Tag: forwarding

Actiontec DSL Port Forwarding

Recently I had to help a friend get his RDP working on his home computer. He has Qwest DSL and just one computer connected directly to an Actiontec 54 Mbps Wireless DSL modem. For some reason these modems have a confusing interface. To get the port forwarding to work, you need to setup your PC with a static IP address first and then configure the Actiontec to forward to this internal IP address.

In the Actiontec web interface, go through the Advanced Setup and then when you get to the Port Forwarding screen, click Advanced in the lower right corner. The screen that comes up will say Advanced Port Forwarding. On this screen, at the top section add your ports and your internal IP address and then click Add. This will keep the setting and you will have restart the modem. This is the only way I got the modem to keep the settings.

If you still have problems after this and you have confirmed that the Actiontec retained your port forwarding settings, check your computer to make sure that you do not have a software firewall blocking the ports.

You might also look at troubleshooting ports on DSL and DSL router forwarding ports problem for more tips.

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DSL Router & Forwarding Ports Problem

If you read my previous post on Troubleshooting Ports on DSL, then perhaps you will get the whole idea on how to forward ports, but as I discovered, powering off your routers may cause packet loss afterwards.

In a typical DSL setup your main DSL modem provide DHCP services, and although there is only one physical ethernet port that it connects to, unless you specifically setup the DSL modem to forward all traffic to your LAN router, chances are a reset could send packets to another ip address and all of a sudden your packets get lost going to a different ip.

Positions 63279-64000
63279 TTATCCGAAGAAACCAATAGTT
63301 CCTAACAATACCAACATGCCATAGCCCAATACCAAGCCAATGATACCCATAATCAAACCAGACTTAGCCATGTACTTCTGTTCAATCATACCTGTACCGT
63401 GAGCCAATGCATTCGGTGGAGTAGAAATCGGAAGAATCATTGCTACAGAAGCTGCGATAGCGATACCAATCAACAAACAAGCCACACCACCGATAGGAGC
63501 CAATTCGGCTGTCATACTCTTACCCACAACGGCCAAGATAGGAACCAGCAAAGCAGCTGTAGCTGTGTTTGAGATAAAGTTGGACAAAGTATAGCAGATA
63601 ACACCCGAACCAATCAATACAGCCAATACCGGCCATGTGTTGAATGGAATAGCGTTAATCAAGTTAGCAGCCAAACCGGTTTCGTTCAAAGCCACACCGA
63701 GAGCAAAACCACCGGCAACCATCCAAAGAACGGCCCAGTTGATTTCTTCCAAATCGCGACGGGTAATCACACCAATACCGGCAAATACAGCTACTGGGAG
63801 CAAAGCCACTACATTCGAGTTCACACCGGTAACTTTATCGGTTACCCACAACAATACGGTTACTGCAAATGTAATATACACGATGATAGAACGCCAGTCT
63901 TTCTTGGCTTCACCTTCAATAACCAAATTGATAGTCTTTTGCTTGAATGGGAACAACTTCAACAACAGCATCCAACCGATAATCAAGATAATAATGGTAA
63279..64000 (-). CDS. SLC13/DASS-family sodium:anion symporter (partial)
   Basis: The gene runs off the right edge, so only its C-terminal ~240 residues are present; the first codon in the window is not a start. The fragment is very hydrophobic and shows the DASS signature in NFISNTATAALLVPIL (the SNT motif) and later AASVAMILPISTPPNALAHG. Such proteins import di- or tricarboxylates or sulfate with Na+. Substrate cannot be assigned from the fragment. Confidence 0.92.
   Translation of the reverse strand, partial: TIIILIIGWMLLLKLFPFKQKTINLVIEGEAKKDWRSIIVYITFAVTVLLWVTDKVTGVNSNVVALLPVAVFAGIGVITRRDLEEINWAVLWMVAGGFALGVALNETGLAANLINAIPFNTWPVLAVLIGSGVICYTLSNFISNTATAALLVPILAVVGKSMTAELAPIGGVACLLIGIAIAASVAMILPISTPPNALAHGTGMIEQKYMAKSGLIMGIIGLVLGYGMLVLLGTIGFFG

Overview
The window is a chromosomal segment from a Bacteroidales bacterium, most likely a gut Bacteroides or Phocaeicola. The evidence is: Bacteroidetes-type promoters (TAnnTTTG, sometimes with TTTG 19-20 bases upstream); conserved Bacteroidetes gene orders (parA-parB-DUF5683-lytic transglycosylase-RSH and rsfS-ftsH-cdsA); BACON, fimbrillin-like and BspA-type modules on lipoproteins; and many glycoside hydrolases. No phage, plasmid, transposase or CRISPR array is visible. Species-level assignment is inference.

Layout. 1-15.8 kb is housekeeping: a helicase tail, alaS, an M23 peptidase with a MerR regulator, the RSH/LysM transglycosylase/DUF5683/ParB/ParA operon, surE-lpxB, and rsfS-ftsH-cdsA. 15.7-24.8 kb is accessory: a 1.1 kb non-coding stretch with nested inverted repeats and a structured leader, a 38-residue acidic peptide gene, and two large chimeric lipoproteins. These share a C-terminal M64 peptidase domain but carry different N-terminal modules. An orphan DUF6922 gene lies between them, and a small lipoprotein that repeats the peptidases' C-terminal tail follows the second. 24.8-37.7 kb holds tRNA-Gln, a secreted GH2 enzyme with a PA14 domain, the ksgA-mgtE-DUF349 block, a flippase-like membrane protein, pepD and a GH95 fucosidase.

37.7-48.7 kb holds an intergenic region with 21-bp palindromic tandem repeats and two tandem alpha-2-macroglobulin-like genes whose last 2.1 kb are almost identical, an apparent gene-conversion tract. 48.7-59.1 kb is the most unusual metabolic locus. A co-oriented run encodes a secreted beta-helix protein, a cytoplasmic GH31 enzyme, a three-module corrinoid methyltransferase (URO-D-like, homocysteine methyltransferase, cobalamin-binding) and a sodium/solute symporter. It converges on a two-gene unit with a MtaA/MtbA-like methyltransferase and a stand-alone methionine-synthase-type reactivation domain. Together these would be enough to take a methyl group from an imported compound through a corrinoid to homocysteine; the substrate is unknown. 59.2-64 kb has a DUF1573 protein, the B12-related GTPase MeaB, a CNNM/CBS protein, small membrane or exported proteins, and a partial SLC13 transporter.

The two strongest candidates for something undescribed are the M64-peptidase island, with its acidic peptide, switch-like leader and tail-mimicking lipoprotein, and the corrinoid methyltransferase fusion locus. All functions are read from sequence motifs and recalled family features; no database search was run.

To work around this, you either have to be careful about how you reset your routers or force the DSL modem to route everything to one IP address, therefore losing some of the firewall protection that the DSL modem is providing.

Here is a proper way to reset your home network and routers.

1. Turn off everything. This includes computers, routers, DSL modem.

2. Power on the DSL Modem first. Wait a few minutes until the LAN and WAN lights turn solid, usually green.

3. Power on your home router, the Linksys, Netgear, D-Link, or whatever brand you have.

4. After a couple of minutes, turn on the computers and other devices on your network.

5. Verify the NAT on the DSL modem is still setup properly and that the home router is connecting to the DSL modem with the correct IP address.

For the Cisco 678 ADSL modem, telnet into it and type:

show nat

The last lines that come up will show the last packets that were sent and what local ip they were sent to. It should be 10.0.0.2 for the 678, unless you changed it.

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